Our resident SketchUp expert Kevin J. Pfeiffer teaches us how to take our drawings from AutoCAD and turn them into SketchUp models. One of the main advantages of using SketchUp is the ability to produce very fast 3D massings for your site. This enables the understanding of how the space works in the 3rd dimension. Very often, it’s tough for designers and clients alike to understand the relation of the ground plane to the vertical plane and how they inform one another. When given the opportunity to see how tall your buildings are, how wide your roads are, and what the scale of the space is, you can better grasp the design and improve the end product. Often, clients can be confused about what certain lines mean and how lineweights function. Utilizing SketchUp to make these 3D models allows the client to see what your design is striving for and can be used throughout the design process. When using SketchUp in this manner, the program becomes extremely useful in any workflow. Related Articles:
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One of the great advantages to SketchUp Pro is the ability to import DWG files from CAD programs, using the line work you drafted in AutoCAD to build your model. While drafting in SketchUp is an option, many people are much more comfortable doing that in CAD. After simply importing the DWG lines and making them surfaces, you’re ready to build a model in just a few minutes. Here I will show you how in just a couple of steps you can have a functioning model for your design.
Drafting in AutoCAD
First, the easiest step – drafting in CAD. Whether you are tracing from hand-drawn lines or drafting on specific detail level, all you need to make sure of is that your lines connect. SketchUp is fussy, in that if there is a break in your line, it will not want to make it a surface. Below, you’ll see this simple plaza design I made for a project. While all of my linework is on one layer, SketchUp can take in multiple layers. I generally like to copy and paste just the lines I’m using into a new file, run purge on it to make sure the drawing is clean, then save it as a DWG.
Importing Into SketchUp
Next, go to file>import in SketchUp. Now, only SketchUp Pro users can import DWGs. But, if you are a SketchUp Make user, you are able to import JPGs. I suggest exporting your lines from AutoCAD as a PDF, then converting them to a JPG. Then, import that file into SketchUp (make sure you scale). From there, you are able to trace the lines using drawing tools in SketchUp. This takes more time, but for these quick massing models, it can be just as effective. For SketchUp Pro users, make sure in the import screen to click “options” and check that your units in SketchUp match the units you used in AutoCAD.
Proofing and Making Surfaces
Next, it’s useful to clean up your lines, just in case you had any fray lines in AutoCAD. Go to window>model info>statistics, then “purge unused” as well as “fix problems”. This will help SketchUp run faster and prevent possible crashes.Next, let’s make surfaces out of our linework. You will need an extension; I use s4u Make Face. This plugin will make surfaces out of all of the linework. Simply select your lines and run the plugin. You’ll notice the highlighted blue lines on certain lines after running Make Faces. That indicates that there are breaks in the geometry. You just need to go in with the pencil tool, zoom in closely, and connect it to the nearest line to close the gap. This will create geometry in a closed system that can be independently pushed/pulled.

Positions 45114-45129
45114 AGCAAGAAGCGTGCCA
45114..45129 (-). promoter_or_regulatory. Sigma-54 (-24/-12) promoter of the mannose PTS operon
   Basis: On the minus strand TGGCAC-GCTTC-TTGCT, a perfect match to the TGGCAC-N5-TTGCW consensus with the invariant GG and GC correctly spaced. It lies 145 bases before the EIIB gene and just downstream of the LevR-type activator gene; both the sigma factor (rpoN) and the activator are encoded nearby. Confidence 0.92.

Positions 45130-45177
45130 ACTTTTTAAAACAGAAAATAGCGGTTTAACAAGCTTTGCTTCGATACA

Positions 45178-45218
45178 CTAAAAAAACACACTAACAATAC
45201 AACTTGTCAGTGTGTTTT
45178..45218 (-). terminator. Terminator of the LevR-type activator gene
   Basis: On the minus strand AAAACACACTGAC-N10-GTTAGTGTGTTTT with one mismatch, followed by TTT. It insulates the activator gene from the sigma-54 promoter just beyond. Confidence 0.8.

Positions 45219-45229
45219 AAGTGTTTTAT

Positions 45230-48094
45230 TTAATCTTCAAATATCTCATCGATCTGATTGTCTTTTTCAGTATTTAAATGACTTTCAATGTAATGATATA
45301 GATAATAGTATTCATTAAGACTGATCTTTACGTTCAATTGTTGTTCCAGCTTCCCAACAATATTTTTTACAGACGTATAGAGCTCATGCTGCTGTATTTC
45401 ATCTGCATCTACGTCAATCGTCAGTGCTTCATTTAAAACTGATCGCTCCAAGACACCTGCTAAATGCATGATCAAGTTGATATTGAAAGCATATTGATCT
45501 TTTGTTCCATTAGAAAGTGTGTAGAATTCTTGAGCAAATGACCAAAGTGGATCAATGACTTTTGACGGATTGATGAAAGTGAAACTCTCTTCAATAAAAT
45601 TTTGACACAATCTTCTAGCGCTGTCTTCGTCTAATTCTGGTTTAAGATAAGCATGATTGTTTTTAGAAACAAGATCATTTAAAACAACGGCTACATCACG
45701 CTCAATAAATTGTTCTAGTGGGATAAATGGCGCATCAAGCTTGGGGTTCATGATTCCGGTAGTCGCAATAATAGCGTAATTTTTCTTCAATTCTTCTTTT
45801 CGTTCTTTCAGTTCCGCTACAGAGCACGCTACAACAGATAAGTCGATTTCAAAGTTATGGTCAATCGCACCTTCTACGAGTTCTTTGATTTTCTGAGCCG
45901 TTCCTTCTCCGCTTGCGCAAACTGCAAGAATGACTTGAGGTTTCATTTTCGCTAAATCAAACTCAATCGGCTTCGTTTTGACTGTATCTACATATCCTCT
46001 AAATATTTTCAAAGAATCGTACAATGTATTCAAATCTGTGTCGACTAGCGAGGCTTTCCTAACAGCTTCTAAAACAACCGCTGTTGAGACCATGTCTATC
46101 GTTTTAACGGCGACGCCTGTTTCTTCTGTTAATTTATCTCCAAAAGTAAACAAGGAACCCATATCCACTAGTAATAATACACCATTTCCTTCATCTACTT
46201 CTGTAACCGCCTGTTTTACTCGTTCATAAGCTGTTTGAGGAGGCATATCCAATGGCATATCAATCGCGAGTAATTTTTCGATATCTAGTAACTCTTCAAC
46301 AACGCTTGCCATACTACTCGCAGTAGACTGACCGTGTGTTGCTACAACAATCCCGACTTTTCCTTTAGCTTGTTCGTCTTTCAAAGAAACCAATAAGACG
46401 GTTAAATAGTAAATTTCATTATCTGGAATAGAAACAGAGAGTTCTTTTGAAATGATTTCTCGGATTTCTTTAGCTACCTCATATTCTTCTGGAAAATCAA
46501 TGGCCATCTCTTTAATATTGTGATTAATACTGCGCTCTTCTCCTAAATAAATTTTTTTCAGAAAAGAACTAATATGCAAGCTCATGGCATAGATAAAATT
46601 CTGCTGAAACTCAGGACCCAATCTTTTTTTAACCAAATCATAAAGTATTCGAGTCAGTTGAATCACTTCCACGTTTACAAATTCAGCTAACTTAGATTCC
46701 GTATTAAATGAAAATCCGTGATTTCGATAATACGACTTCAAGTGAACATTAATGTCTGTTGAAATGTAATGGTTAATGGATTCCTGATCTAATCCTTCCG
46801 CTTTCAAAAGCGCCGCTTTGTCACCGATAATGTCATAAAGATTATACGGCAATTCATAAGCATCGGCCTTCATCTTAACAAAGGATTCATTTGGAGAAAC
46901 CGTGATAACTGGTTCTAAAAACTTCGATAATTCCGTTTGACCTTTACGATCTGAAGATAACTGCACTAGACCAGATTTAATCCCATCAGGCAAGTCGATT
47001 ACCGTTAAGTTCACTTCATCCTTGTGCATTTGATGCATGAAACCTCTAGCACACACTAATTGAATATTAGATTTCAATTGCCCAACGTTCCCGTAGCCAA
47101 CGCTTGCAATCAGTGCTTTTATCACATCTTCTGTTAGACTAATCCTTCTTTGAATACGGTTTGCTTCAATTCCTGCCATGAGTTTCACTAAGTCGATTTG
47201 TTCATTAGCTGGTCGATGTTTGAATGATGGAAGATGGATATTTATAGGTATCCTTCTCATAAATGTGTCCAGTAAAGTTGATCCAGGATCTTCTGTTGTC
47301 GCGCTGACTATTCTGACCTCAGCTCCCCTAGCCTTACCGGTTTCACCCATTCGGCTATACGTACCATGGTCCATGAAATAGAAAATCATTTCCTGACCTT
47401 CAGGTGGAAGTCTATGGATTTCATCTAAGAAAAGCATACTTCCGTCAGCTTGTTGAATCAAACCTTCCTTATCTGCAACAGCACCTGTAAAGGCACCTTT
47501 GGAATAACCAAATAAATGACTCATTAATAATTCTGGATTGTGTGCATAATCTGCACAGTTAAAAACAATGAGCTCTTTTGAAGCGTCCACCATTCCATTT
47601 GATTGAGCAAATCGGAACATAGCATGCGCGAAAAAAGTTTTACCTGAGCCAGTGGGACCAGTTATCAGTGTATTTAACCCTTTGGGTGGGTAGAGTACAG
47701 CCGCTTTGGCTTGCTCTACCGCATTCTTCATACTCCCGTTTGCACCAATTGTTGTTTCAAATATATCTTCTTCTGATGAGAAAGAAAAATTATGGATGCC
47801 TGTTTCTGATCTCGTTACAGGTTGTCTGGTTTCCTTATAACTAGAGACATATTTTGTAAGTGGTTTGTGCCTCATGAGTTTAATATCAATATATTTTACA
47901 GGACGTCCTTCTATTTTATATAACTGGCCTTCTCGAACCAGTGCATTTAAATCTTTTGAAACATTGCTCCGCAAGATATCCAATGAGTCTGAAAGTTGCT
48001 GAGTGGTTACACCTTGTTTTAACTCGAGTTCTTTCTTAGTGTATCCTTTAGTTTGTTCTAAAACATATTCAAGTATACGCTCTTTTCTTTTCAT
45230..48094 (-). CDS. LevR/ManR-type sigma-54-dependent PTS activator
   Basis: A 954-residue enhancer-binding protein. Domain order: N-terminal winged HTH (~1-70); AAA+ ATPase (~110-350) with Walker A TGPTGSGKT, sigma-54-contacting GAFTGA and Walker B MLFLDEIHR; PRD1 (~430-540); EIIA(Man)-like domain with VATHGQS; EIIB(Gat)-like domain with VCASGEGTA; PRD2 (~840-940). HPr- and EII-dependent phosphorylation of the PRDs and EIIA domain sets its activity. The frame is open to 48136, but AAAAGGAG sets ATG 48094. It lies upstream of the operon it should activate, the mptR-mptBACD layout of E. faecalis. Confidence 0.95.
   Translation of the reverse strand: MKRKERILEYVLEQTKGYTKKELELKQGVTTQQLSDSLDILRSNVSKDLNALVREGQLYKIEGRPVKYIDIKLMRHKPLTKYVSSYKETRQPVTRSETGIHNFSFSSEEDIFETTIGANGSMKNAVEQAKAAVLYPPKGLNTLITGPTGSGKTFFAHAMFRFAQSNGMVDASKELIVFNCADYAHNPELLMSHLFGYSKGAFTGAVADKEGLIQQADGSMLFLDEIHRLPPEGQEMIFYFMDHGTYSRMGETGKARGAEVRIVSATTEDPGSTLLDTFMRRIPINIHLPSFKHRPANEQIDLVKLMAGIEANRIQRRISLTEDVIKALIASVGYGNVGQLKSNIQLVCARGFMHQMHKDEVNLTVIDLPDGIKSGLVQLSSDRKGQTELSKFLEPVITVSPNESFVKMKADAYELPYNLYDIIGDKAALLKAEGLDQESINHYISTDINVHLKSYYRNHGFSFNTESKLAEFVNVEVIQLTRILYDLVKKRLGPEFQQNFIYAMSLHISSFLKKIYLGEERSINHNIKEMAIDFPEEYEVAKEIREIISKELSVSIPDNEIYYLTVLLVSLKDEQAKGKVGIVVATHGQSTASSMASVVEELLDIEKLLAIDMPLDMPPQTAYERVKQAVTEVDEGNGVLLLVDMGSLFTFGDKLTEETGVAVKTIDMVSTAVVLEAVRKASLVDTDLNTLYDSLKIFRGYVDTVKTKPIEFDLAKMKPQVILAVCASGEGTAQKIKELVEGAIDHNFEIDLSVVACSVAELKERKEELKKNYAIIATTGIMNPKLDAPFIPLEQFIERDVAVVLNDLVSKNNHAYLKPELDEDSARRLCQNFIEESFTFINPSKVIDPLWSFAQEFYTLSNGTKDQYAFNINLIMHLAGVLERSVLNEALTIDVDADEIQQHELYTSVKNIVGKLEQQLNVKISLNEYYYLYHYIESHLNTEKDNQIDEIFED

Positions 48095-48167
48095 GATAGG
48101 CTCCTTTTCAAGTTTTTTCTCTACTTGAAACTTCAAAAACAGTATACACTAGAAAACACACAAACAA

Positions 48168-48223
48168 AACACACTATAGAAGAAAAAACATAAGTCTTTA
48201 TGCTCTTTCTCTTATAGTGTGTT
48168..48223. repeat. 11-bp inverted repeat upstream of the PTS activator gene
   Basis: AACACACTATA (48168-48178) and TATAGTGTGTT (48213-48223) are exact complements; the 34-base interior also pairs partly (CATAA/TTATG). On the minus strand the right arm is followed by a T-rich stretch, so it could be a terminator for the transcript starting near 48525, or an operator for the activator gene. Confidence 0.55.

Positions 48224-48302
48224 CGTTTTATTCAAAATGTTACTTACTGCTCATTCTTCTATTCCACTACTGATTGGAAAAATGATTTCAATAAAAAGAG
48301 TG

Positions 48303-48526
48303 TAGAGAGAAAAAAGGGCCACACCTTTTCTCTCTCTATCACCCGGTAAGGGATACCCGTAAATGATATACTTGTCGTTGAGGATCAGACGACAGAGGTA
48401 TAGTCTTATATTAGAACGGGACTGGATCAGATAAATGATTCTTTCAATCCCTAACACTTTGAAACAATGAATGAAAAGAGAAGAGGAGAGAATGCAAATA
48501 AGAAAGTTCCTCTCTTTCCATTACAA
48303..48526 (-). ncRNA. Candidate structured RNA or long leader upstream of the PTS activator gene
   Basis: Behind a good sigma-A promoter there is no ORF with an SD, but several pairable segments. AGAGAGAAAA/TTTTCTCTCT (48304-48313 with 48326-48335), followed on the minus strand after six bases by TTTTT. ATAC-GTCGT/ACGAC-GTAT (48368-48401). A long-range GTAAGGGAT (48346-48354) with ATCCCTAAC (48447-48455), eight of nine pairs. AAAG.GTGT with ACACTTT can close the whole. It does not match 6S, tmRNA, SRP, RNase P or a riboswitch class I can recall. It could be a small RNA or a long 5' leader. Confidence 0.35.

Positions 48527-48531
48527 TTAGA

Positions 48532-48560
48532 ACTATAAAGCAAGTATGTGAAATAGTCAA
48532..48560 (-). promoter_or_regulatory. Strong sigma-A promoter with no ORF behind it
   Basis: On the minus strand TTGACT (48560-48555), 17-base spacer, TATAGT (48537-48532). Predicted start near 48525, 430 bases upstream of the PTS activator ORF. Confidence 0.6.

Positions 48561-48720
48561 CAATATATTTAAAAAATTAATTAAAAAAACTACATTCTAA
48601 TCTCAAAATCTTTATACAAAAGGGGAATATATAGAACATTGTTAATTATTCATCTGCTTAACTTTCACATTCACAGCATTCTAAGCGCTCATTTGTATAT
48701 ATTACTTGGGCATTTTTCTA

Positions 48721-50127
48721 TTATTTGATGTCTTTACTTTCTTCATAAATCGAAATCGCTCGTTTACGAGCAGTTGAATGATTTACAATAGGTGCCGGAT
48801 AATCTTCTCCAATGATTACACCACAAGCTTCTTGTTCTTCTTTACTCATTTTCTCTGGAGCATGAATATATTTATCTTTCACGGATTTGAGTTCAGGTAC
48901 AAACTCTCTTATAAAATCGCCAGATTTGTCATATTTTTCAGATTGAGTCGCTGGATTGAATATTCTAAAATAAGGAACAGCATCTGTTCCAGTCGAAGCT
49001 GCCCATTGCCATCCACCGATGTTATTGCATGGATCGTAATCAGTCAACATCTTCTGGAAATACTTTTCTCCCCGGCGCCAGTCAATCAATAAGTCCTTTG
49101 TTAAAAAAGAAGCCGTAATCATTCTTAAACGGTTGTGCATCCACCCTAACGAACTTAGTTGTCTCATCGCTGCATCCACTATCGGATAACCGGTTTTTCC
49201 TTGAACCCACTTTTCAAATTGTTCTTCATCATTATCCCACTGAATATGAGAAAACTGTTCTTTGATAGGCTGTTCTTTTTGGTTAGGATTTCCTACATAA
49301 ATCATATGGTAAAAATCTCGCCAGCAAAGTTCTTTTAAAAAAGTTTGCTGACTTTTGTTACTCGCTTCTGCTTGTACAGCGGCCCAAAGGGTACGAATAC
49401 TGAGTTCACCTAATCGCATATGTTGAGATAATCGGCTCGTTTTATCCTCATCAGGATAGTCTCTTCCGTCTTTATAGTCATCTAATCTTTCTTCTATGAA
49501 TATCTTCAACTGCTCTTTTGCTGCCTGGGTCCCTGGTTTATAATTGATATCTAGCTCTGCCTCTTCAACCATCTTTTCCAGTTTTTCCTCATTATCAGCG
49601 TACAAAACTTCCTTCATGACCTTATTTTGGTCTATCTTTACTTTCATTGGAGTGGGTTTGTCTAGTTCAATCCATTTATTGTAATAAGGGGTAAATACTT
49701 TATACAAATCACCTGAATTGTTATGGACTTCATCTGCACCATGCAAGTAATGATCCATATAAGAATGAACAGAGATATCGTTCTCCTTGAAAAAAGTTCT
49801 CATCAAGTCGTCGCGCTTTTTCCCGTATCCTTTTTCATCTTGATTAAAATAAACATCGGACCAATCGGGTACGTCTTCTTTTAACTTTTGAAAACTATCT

Building Your Model
From here, I spent about 15 minutes sculpting using the push/pull tool (p on the keyboard) to make the heights of the walls and spaces. Then I add a few humans or cars, which can give the space a sense of scale to the viewer. From there, you can take an exported image of this model into Photoshop or other image-editing software and add a whole array of entourage!– I hope this quick tutorial will become another tool in your workflow. SketchUp is often seen as a “final step” in a project, but this is just one example of how it can become a vital part of how you design. In just 30 minutes, I went from having a hand-drawn sketch to a rendered 3D perspective in Photoshop. While I think designing in these computer programs will never replace designing by hand, tools such as SketchUp can better inform your design process and build off those hand-drawn lines. I have found myself making three to four iterations of the massing models through a project, each time becoming more refined — and with each pass I am given the vital information of how the space would feel if I were physically standing in it. Utilizing these quick 3D massings using AutoCAD linework can really unleash the power of SketchUp. What do you guys think? Can SketchUp become a step in your workflow? What is stopping you from implementing this program in the early stages of design? Let me know in the comments! Recommended Reading:
- SketchUp 2014 For Dummies by Aidan Chopra
- SketchUp 2014 for Architectural Visualization by Thomas Bleicher
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